Autographs and Letters from David Schulson

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Autographs and Letters from David Schulson


By Michael Stillman

David Schulson Autographs has issued a new catalogue with the succinct, to-the-point title 137. To elaborate on that, Schulson offers a collection of 100 autographed documents, largely personal letters, from European and American notable personalities. There is a concentration of documents from the 19th and early 20th centuries. All types of people are represented, from political to scientific, travelers and writers, and many from the arts. If your interests run to European (including Russian) musical composers and artists, you will definitely want to see this catalogue, as many of the greatest of these names can be found. However, as might be expected from a catalogue that ranges from Dr. Seuss to the Marquis de Sade, just about anything might show up here. So, let's take a look.

It's always reassuring to know that great figures suffered from the same kinds of problems as the rest of us. On November 16, 1939, F. Scott Fitzgerald, of Great Gatsby fame, writes his landlord, Isabel Horton (wife of actor Edward Everett Horton), "Here's the rest of the rent due from October 19th to November 19th. Sorry it's been such a mess..." Fitzgerald had moved to Hollywood at the time to try to make money screenwriting, something he disliked, but his financial situation had become precarious. This letter affirms those difficulties, as he was evidently almost a month late paying his rent. It was only a year later that he suffered a heart attack and died at the age of 44, still living in Hollywood. Item 31. Priced at $3,500.

Dr. Joseph-Ignace Guillotin was a great humanitarian, though most people probably would not think so, considering the device named for him is the guillotine. The good doctor was actually against the death penalty, but so long as it was going to be applied, he believed a quick severance of the head would be far less painful than other means of execution then in place. His idea was put into practice during the French Revolution, and as that spiraled out of control, the device got far more use than Dr. Guillotin could have imagined or wished. On April 29, 1799, he wrote to Senator LeMercier, apologizing for being unable to visit because of "the annoyance of being ill myself, with two bleedings, emetics [something which causes vomiting], bladder relievers, all of which are too good reasons for not leaving my house..." Medicine was not very pleasant, nor helpful in those days, but despite the troubles, Guillotin managed to keep his head about him. Item 38. $2,250.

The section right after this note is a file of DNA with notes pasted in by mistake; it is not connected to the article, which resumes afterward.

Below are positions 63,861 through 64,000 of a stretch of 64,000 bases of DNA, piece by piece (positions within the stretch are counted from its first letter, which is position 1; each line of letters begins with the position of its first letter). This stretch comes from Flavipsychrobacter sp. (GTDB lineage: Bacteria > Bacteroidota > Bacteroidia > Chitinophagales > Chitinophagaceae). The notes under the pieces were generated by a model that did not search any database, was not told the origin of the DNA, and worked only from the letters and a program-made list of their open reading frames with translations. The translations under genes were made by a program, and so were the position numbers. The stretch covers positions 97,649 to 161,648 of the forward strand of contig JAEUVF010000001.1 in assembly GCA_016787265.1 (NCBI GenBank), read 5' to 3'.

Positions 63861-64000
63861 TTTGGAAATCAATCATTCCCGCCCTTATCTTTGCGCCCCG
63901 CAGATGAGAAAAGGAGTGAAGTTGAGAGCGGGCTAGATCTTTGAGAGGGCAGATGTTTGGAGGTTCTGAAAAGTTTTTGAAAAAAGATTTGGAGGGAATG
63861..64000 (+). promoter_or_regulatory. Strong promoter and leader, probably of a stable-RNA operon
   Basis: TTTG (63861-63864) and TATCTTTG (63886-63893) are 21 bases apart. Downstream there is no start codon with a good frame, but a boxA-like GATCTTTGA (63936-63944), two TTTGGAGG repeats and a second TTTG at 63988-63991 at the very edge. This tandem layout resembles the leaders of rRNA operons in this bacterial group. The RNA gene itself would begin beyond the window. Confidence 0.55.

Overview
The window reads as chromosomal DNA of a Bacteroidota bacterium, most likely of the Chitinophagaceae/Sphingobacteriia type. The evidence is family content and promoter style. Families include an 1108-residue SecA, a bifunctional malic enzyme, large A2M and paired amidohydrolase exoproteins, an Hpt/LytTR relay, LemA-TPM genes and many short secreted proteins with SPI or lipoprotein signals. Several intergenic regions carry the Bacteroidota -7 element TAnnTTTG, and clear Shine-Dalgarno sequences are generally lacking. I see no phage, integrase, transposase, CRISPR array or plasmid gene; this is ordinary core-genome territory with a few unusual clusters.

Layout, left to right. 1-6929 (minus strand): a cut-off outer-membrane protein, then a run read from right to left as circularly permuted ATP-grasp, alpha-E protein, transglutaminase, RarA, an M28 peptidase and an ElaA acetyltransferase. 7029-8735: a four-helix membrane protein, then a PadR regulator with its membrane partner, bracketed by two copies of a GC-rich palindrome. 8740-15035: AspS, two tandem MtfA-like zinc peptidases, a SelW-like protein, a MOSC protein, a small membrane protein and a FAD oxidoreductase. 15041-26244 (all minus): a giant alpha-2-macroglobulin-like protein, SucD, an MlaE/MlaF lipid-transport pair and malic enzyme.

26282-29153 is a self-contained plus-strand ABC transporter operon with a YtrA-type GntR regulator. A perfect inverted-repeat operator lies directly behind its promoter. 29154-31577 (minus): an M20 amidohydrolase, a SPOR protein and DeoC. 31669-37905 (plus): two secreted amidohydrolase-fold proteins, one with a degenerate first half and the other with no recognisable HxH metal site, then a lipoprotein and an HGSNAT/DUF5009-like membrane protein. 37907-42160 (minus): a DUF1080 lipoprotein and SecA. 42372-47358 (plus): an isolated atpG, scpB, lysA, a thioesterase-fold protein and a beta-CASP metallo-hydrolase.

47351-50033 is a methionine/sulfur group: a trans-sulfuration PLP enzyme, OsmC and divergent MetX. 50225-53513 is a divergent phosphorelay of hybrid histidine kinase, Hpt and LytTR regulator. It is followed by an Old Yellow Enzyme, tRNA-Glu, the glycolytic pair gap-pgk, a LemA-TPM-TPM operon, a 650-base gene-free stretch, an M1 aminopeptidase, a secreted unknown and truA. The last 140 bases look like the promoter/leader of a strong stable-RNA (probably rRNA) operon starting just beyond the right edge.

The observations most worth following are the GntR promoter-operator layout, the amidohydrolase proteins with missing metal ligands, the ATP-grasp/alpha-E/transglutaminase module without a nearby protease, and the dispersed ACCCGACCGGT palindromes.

Some product endorsements are more impressive than others, though there's no sign this one was ever used for advertising purposes. Roald Amundsen writes on August 26, 1912, to "Herr Aug. P. Horn" of the company Pommichau of Silkeborg, Denmark, that their clothing was both pleasant and durable. Presumably it was warm as well, for it had been used on the expedition of the ship Fram to the Antarctic, a trip highlighted by Amundsen's being the first to reach the South Pole, just eight months prior to this letter being written. Item 1. $2,750.